Clue (or "Cluedo" in the UK, where it was invented) is a game where players try to figure out the three main facts of a murder: the murderer, the location of the murder, and the murder weapon. They do this by having their characters run around a mansion and gather evidence.
Here are the basic rules of Clue. (For some strategy tips, check out How to Win at Clue.)
Players: 3 to 6
Contents: Clue game board, six suspect tokens, six murder weapons, 21 cards, secret envelope, one die, a pad of detective notebook sheets.
Goal: To correctly name the murderer, murder weapon, and murder location.
Sort the cards by type and shuffle each pile face-down. Without looking, take one suspect card, one weapon card, and one room card, and slide them into the secret envelope.
Shuffle the rest of the cards together, and deal them clockwise to the players until all cards are dealt.
Place the murder weapons in rooms randomly, no more than one per room. Some modern versions of Clue assign the weapons to specific rooms.
Place the suspect tokens on the assigned starting squares.
Each player takes the closest suspect token that has not already been chosen by another player, and the game begins.
Miss Scarlett takes the first turn, and turns continue clockwise around the table.
On your turn, roll the die, and move your playing piece that many spaces on the yellow squares.
You can move only horizontally or vertically, never diagonally, and can't enter a space or doorway you have already entered this turn.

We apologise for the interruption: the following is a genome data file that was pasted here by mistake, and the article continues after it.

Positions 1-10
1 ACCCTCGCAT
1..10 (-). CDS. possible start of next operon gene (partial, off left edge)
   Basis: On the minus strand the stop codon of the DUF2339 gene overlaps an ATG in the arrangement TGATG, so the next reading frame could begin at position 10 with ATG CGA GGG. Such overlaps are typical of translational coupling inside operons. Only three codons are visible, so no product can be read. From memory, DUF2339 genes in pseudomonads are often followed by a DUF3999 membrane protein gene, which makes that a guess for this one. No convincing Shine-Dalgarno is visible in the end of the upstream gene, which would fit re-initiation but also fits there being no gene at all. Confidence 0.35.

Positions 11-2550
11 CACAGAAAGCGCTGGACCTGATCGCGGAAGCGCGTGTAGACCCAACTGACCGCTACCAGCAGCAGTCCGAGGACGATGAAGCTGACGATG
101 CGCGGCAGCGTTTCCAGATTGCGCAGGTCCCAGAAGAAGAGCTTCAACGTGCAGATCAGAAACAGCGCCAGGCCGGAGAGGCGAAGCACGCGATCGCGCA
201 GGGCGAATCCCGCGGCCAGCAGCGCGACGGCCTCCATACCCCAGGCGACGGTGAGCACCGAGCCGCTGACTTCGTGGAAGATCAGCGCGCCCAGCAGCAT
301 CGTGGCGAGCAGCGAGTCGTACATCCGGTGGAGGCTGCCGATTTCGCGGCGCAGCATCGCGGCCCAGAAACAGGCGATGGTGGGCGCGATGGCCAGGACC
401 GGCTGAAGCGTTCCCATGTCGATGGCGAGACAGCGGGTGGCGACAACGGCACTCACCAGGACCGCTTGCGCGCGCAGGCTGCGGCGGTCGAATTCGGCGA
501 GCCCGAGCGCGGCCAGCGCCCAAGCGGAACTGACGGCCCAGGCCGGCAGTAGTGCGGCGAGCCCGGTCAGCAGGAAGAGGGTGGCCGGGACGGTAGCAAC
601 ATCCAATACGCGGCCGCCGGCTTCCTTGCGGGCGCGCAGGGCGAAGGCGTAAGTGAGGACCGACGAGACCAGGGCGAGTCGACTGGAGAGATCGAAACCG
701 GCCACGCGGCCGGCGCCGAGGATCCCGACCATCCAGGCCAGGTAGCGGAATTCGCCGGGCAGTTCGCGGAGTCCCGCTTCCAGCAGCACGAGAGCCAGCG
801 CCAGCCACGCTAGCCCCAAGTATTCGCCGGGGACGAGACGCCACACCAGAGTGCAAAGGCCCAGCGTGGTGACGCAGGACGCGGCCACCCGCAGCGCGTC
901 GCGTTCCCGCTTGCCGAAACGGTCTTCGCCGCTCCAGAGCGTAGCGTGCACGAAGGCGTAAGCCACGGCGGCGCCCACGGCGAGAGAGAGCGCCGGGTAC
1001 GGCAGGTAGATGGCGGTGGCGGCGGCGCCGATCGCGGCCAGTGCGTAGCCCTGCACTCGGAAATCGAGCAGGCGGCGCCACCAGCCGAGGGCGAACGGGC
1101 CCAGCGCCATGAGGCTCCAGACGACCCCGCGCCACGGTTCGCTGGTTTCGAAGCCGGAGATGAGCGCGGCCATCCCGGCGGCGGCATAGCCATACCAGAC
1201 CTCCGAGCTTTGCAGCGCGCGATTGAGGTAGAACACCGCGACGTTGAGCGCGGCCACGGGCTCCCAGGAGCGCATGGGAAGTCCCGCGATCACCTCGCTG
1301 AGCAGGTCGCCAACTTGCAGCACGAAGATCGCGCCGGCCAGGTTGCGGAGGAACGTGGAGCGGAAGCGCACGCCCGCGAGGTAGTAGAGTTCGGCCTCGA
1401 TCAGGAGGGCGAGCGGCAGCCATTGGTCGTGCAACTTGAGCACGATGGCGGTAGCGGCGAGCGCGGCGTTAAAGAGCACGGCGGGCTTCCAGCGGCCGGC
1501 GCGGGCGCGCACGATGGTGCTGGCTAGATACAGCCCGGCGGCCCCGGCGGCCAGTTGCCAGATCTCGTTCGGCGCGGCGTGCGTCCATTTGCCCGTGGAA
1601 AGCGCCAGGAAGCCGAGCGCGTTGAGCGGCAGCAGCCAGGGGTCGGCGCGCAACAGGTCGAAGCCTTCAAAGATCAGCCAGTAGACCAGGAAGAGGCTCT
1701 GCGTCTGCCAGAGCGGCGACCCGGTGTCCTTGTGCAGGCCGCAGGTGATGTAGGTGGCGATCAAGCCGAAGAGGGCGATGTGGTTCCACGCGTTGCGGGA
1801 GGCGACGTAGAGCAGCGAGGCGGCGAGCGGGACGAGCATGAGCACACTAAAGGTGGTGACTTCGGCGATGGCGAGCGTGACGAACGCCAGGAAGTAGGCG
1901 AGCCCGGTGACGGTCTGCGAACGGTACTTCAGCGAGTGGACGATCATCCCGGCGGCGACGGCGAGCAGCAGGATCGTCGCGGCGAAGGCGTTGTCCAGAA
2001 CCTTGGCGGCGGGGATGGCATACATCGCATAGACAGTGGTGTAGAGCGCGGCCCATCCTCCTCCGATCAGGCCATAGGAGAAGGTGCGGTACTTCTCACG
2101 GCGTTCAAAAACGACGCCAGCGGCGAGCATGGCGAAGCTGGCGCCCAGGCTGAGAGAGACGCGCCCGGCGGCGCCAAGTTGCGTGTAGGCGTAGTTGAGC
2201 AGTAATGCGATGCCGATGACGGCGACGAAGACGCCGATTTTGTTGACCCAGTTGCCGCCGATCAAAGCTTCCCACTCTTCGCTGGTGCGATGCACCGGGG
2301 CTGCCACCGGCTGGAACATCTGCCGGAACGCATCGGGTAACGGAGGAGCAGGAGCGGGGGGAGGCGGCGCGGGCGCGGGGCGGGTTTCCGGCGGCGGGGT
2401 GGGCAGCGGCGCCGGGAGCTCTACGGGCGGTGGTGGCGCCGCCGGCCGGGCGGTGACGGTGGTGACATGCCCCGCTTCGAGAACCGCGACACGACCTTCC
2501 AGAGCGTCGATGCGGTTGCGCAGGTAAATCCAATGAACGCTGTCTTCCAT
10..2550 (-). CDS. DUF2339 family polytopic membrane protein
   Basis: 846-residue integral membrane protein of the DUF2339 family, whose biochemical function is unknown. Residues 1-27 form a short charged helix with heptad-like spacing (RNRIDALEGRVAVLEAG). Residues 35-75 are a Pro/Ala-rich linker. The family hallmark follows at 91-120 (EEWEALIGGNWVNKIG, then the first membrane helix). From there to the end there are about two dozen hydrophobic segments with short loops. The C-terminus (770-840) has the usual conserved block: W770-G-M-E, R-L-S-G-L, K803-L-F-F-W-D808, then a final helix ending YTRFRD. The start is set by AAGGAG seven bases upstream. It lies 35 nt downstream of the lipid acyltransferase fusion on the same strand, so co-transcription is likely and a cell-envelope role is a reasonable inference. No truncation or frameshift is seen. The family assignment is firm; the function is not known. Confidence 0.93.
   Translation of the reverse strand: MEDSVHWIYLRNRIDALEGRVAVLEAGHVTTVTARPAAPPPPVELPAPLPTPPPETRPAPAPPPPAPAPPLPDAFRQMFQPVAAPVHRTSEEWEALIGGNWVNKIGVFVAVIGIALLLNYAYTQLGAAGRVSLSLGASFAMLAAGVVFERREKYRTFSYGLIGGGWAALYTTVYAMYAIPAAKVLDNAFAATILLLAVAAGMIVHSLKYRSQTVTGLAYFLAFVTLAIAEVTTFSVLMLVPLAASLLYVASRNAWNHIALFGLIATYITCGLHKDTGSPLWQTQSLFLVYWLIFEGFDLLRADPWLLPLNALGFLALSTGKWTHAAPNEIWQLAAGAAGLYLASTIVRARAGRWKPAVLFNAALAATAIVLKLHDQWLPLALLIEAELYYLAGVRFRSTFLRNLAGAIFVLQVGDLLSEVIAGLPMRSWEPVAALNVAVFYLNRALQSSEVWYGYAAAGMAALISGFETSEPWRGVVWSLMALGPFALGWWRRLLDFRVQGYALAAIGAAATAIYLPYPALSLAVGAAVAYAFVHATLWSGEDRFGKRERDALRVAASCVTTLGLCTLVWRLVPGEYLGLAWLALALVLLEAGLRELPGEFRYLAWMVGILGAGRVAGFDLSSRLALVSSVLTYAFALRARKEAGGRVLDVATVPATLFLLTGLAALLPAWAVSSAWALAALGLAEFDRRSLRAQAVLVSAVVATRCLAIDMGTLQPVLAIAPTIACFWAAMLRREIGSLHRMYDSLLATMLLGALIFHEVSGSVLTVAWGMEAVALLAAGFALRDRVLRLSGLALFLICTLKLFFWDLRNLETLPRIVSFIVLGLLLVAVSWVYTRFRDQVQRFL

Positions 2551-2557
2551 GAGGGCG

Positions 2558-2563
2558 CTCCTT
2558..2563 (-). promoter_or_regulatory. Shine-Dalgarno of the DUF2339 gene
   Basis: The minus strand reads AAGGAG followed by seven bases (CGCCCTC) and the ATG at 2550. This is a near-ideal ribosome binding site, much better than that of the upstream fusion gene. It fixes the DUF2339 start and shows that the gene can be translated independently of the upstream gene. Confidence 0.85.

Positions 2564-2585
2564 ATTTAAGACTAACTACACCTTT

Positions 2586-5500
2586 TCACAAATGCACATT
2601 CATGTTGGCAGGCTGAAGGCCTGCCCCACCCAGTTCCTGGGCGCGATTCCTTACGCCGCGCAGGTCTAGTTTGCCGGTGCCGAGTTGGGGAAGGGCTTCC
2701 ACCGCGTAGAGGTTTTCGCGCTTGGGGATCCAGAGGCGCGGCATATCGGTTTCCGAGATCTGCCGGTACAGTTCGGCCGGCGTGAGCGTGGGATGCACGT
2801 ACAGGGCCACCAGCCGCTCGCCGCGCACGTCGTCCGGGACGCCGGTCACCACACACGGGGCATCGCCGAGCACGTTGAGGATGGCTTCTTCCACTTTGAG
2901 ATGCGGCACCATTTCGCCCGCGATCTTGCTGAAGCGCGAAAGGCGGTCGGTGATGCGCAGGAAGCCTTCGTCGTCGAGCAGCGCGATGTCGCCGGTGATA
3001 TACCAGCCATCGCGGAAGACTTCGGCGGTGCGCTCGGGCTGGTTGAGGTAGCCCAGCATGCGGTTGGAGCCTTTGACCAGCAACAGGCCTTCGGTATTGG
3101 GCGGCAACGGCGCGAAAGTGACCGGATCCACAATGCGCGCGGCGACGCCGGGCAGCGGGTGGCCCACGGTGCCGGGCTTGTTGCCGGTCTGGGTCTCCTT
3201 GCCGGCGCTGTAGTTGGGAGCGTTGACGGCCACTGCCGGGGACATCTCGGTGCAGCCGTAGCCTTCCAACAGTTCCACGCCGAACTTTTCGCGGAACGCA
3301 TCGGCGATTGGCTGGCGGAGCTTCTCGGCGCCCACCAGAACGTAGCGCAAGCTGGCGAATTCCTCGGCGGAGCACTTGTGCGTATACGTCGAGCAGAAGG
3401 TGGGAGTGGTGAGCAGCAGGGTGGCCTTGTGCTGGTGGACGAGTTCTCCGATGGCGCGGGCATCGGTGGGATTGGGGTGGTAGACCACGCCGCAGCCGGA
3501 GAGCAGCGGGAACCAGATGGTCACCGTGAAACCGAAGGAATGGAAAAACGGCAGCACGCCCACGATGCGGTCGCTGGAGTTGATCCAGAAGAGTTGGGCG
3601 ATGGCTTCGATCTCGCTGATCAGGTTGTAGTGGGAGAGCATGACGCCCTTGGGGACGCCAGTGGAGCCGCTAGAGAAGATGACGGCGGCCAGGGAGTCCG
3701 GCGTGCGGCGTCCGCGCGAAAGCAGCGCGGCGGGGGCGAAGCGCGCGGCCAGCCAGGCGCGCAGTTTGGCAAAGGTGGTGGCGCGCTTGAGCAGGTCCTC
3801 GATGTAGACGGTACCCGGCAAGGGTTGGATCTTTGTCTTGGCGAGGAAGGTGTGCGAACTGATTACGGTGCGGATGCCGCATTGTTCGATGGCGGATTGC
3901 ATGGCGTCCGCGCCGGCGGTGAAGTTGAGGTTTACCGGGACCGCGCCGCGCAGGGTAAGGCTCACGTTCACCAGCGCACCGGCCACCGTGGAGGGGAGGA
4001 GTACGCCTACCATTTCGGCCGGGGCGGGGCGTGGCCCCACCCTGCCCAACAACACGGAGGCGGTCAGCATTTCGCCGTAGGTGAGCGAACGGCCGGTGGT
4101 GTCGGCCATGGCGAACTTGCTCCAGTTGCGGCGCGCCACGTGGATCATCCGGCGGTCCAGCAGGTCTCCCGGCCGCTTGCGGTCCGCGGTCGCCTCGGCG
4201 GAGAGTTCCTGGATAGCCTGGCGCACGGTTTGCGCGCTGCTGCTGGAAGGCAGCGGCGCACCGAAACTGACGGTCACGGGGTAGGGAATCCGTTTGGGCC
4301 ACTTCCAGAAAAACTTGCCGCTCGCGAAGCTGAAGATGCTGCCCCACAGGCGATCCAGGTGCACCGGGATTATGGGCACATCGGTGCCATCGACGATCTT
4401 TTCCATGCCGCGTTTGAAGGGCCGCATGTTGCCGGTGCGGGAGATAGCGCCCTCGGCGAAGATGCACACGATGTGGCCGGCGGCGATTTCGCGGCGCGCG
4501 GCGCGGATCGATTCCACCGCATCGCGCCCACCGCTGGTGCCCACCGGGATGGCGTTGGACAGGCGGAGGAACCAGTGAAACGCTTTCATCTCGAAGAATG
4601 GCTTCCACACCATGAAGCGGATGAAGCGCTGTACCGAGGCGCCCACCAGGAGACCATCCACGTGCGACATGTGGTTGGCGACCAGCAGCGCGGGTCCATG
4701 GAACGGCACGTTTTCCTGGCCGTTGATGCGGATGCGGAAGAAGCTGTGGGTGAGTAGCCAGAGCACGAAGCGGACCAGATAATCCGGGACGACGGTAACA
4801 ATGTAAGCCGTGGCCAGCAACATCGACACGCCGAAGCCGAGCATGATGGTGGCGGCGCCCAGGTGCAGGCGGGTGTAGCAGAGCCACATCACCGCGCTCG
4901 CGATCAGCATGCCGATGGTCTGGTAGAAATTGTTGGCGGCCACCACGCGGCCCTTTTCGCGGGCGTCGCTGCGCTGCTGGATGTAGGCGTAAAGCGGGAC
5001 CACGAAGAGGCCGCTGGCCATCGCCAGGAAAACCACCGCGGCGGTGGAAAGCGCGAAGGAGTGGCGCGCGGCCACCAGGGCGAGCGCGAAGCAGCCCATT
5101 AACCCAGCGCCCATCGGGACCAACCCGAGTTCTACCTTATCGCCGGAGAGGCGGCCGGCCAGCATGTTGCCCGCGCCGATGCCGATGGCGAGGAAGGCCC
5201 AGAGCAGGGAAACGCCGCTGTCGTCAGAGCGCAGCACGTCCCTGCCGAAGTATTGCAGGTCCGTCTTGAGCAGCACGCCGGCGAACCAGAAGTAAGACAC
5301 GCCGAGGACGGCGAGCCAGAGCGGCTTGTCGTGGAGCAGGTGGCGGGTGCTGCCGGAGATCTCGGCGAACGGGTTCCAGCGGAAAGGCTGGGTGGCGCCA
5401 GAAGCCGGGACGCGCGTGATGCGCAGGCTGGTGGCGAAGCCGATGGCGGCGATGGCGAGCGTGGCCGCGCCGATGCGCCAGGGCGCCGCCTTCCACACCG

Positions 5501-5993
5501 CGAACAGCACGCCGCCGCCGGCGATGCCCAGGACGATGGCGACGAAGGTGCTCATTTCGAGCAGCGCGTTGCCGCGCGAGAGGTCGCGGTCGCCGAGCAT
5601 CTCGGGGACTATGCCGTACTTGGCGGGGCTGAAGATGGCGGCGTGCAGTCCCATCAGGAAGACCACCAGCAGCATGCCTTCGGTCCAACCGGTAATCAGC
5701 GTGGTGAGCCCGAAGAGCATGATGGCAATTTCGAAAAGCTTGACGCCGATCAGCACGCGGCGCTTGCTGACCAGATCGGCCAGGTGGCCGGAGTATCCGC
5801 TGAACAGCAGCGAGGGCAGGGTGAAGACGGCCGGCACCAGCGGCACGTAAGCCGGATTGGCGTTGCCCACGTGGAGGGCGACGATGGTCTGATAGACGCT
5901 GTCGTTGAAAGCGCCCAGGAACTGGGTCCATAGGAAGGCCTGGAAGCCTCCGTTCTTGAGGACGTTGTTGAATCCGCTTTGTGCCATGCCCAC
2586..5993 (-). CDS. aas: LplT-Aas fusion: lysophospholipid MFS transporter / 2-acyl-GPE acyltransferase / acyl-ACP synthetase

You can move through a doorway to enter a room, but this ends your movement.
You can't move through a yellow space occupied by another player, but multiple players can be in the same room.
If you start your turn in a room with a secret passage, you can use the secret passage instead of rolling the die.
This will put your character in another room across the board, ending your movement.
If you end your movement in a room, you get to make a suggestion. To do this, name a suspect, a murder weapon, and the room you just entered. For example, if you just entered the lounge, you might say, "I suggest the crime was committed by Colonel Mustard, in the lounge, with a dagger." The named suspect and murder weapon are both moved into your current room.
The player to your left must disprove your suggestion by showing you one card from her hand that matches your suggestion. If that player can't do so, the player to her left must disprove your suggestion by showing you one card from his hand. This responsibility passes clockwise until someone shows you a card, or until all players have passed.
If someone shows you a card, you should cross it off on your detective notebook as a possibility. Any cards you hold should also be crossed off as possibilities. Don't let other players see your notebook.
Your piece might be moved into a room on another player's turn because your character is suggested as a suspect. If this happens, instead of rolling the die or taking the secret passage on your next turn, you can simply make a suggestion in your current room.
In all other cases, you must start your turn by rolling a die or taking a secret passage. You cannot stay in the same room to make suggestions.
If you think you have solved the case by eliminating all the false possibilities and have not just had your suggestion disproved this turn, you can end your turn by making an accusation. Announce that you are making an accusation, and state your final guess of the murderer, the murder weapon, and the murder location.
Once this is done, secretly look at the three cards in the murder envelope. If you are correct, lay the cards face-up on the table, proving to all players that you have won the game.
If you are wrong, you lose the game! Secretly replace the three cards back in the murder envelope without revealing them. Your turn is over, and you are now eliminated from the game.
You no longer take any turns, but must stay at the table to disprove the suggestions of others. If your piece is blocking a doorway, it is moved into the room.